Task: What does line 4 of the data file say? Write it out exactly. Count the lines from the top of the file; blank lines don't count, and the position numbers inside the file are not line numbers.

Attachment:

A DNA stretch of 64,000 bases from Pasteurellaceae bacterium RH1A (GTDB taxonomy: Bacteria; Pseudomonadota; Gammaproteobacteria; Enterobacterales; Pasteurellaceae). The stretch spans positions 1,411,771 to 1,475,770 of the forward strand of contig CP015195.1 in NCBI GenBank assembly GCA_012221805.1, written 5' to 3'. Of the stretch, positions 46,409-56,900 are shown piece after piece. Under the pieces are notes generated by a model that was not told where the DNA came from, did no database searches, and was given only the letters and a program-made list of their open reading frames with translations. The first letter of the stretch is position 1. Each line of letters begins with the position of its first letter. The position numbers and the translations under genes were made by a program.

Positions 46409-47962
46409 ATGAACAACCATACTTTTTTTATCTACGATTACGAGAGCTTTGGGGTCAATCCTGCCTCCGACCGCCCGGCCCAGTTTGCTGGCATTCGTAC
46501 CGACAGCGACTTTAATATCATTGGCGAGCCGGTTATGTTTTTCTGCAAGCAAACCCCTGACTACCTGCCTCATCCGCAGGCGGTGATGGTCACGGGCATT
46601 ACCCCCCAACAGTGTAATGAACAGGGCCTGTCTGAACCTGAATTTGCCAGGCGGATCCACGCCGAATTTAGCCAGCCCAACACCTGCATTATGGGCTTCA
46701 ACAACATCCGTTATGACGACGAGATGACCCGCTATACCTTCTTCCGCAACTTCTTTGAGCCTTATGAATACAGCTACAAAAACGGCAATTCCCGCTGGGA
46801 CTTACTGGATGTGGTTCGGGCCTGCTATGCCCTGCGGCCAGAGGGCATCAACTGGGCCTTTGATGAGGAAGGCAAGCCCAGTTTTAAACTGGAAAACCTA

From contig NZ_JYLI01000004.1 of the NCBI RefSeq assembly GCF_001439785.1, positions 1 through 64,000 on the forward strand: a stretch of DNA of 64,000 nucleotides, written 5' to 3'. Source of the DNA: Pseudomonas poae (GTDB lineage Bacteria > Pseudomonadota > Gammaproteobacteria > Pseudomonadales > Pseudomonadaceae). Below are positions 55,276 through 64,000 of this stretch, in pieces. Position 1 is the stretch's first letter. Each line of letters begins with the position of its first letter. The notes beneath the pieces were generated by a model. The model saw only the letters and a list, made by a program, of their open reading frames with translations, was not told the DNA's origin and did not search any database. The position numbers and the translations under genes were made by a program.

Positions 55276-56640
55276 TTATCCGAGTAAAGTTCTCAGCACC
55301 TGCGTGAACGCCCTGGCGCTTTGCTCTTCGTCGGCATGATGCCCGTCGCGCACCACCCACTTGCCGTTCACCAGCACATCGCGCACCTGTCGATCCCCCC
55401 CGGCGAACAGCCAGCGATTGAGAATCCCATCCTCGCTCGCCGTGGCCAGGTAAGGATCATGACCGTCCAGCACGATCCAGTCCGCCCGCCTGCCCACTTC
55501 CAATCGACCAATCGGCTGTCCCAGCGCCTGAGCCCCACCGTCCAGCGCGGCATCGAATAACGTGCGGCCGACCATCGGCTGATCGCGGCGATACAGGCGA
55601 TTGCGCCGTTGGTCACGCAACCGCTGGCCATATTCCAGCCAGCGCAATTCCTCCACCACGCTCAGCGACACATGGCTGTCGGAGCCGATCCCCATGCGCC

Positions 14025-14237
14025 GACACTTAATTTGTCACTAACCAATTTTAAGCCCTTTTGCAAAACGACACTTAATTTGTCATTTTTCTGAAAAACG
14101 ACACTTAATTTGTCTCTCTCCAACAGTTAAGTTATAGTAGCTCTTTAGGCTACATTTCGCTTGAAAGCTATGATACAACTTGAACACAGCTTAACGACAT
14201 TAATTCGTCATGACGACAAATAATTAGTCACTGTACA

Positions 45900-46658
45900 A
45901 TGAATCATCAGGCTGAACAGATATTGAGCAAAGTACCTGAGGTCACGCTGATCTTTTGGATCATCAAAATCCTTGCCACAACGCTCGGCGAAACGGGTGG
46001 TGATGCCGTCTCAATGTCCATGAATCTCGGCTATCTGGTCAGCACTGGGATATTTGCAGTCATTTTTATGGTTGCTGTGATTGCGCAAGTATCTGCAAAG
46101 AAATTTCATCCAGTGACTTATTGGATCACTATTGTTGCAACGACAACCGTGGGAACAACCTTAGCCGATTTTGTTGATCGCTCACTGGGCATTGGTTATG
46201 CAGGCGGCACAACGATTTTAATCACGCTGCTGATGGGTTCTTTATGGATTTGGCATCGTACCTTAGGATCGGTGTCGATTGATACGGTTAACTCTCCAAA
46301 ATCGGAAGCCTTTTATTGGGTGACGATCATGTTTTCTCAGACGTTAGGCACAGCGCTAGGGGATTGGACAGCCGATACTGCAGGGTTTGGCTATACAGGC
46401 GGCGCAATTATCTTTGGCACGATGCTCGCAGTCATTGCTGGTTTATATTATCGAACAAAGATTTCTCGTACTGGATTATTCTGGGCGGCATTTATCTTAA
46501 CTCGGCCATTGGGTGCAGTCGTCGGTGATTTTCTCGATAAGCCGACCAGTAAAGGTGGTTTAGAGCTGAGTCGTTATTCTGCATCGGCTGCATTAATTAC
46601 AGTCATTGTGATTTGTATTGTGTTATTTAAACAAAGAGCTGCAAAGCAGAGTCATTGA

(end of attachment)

46501 CGACAGCGACTTTAATATCATTGGCGAGCCGGTTATGTTTTTCTGCAAGCAAACCCCTGACTACCTGCCTCATCCGCAGGCGGTGATGGTCACGGGCATT